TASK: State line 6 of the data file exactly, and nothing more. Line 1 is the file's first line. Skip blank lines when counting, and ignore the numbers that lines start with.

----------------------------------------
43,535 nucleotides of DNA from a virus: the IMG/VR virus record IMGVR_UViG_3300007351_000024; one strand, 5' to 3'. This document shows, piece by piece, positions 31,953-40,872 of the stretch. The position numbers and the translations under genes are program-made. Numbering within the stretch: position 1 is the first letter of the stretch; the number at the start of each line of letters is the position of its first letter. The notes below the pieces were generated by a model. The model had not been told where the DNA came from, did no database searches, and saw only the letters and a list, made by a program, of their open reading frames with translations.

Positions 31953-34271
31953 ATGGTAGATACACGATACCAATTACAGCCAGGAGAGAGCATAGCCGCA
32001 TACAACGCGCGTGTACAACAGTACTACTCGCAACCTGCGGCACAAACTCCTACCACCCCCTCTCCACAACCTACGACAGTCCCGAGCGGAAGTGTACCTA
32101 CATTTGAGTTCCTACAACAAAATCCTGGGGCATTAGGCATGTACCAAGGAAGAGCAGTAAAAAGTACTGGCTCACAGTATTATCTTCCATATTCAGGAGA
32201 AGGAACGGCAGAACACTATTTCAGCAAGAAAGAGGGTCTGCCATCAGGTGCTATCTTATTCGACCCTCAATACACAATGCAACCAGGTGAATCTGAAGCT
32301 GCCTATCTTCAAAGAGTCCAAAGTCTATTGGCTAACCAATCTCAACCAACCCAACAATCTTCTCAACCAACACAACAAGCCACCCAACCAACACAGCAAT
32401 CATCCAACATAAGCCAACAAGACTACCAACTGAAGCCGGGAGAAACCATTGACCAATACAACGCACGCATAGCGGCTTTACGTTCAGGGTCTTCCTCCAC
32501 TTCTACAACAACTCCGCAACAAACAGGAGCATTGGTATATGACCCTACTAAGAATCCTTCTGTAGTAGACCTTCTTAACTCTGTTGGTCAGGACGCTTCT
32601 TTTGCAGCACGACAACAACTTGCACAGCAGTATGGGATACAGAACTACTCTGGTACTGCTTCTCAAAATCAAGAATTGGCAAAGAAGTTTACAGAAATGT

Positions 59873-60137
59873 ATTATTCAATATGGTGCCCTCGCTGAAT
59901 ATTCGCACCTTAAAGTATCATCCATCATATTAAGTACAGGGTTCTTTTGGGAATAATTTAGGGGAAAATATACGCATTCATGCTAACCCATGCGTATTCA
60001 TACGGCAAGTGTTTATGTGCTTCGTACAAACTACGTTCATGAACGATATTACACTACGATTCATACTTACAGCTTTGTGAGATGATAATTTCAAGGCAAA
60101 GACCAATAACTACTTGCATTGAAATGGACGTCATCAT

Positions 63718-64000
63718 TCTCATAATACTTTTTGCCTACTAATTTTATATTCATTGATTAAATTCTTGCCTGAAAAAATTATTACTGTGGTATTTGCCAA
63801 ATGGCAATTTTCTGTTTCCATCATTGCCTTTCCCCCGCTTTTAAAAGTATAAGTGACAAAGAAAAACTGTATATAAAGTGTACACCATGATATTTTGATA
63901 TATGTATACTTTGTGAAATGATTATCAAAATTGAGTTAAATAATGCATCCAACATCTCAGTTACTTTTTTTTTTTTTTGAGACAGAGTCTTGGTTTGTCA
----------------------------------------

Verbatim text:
32201 AGGAACGGCAGAACACTATTTCAGCAAGAAAGAGGGTCTGCCATCAGGTGCTATCTTATTCGACCCTCAATACACAATGCAACCAGGTGAATCTGAAGCT